What Kind of Boat is That?
Occasionally while on the road as a truck and boat passes by, the lovely wife asks, “baby – what kind of boat is that?” For the record, that question has been answered a least a dozens of times.
Now before anyone makes any assumptions, the wife is smart lady, she’s a former marine, a data analyst, and an avid researcher. Given that, I’ve more than once wondered why she continues to struggle with boats, more specifically which type of boat is which.
As the newly appointed grand poohbah marketing director for a boat manufacturer, I came to realize after just a few days on the job that my bride is not alone. Understanding boats is confusing. Case in point, the National Marine Manufacturers Association lists twenty-three different types of boats on their site. Adding flame to that fire, at CRI we create skiffs, bay boats, flat boats, offshore, and center consoles. One thing is certain, the potential for confusion is high.
For a little more perspective I asked one of our engineers, “What’s the difference between a center console and a bay boat?” His answer though technically correct went into a six sentence diatribe about hull configurations, lines, and some grumbling about who was asking such a silly question. I replied with, “my wife.” which was immediately followed with, “oh. OH! sorry, sorry…”
The point, the differences between boat types for newbies or the untrained who only see aesthetics are negligible. Given that, here’s a quick down and dirty, five minute guide to Skiffs, Center Consoles, & Flats Boats.
The Skiff – It’s a Hull Thing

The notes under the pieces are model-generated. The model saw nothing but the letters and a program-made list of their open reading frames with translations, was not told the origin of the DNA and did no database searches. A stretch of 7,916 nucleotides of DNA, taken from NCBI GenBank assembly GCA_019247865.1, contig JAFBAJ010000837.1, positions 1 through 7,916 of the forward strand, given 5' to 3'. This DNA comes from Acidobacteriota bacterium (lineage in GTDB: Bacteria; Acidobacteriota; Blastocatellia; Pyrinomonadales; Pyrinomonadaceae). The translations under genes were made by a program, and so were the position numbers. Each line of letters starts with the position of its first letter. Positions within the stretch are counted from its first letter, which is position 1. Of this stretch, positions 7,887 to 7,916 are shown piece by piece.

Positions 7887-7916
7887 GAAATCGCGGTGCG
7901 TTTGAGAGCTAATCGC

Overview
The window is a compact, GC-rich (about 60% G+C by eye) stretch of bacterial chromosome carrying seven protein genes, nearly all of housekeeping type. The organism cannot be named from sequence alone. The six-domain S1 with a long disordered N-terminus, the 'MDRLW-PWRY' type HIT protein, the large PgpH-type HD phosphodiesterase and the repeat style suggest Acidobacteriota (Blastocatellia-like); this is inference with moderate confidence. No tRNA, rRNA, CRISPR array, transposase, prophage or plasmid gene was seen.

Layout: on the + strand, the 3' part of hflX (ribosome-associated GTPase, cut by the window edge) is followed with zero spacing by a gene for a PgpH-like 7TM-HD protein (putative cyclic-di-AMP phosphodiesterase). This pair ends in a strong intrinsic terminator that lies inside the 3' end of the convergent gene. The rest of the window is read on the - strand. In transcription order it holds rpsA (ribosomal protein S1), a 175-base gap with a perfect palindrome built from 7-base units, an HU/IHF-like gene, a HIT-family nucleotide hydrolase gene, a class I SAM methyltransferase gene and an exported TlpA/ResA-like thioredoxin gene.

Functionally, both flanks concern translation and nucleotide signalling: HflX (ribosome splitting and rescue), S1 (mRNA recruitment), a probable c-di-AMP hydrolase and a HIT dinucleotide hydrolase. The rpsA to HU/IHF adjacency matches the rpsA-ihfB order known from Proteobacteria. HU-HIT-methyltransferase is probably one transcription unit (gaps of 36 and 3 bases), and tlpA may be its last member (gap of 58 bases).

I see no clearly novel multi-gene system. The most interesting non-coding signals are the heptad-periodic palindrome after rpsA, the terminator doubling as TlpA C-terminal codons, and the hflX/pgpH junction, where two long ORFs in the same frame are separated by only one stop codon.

Before we go any further, let’s answer the question, “what is a skiff?” A skiff is a a flat bottom vessel with a sharp bow and a squared stern. The skiff category is actually ancient and can contain everything from row boats to the Sundance DX22 based purely on their hull design. The thing that confuses many new boat buyers is that a vessel with a central based control, meaning piloted from the center, can be called something else. In their defense, it really doesn’t make sense but the fact remains, it’s the hull design and purpose of a boat that defines its nomenclature. As for features, skiffs can contain plenty of creature comforts along with a plethora of power options while remaining both fishing and family friendly.
Recommendation: Unless you have very specialized interests in offshore, a skiff will be fun, functional, affordable, and versatile.
What might not be apparent is that center consoles have higher sides (freeboard) making them the logical choice for salt water offshore anglers. The reason for this is simple, the larger the vessel and deeper the draft, the less friendly it will be in shallow waters. Sea Born’s SX239 Offshore is a great example built primarily for fishing and blue-water runs but is small enough to fit on a trailer. As for features, you’ll find most center consoles will have plenty of seating, lots of storage options, and even an optional in-console head.
Recommendation: If you want to go offshore fishing or cruise deeper lakes then a center console or offshore model might be the best boat for you.
At CRI we also manufacturer flats boats and technical poling skiffs. Flats boats are used in back bays and shallow inner coastal waters where a poling platform allows anglers to sneak into extremely shallow, hidden areas undetected by fish. As for the appearance, a clear difference between flats boats and center consoles is that they often sport a flat, large step up casting decks allowing for fishing from almost any angle . The trade off for all the fishing friendliness is a lower freeboard which makes flats boats unfriendly in rough waters. As for features, most Flats Boats offer, smaller engines, less fuel consumption, and poling platforms for sight fishing.
Recommendation: If you aren’t looking to go into the big water and prefer shallow areas, a Flats Boats could make you a very happy fisher.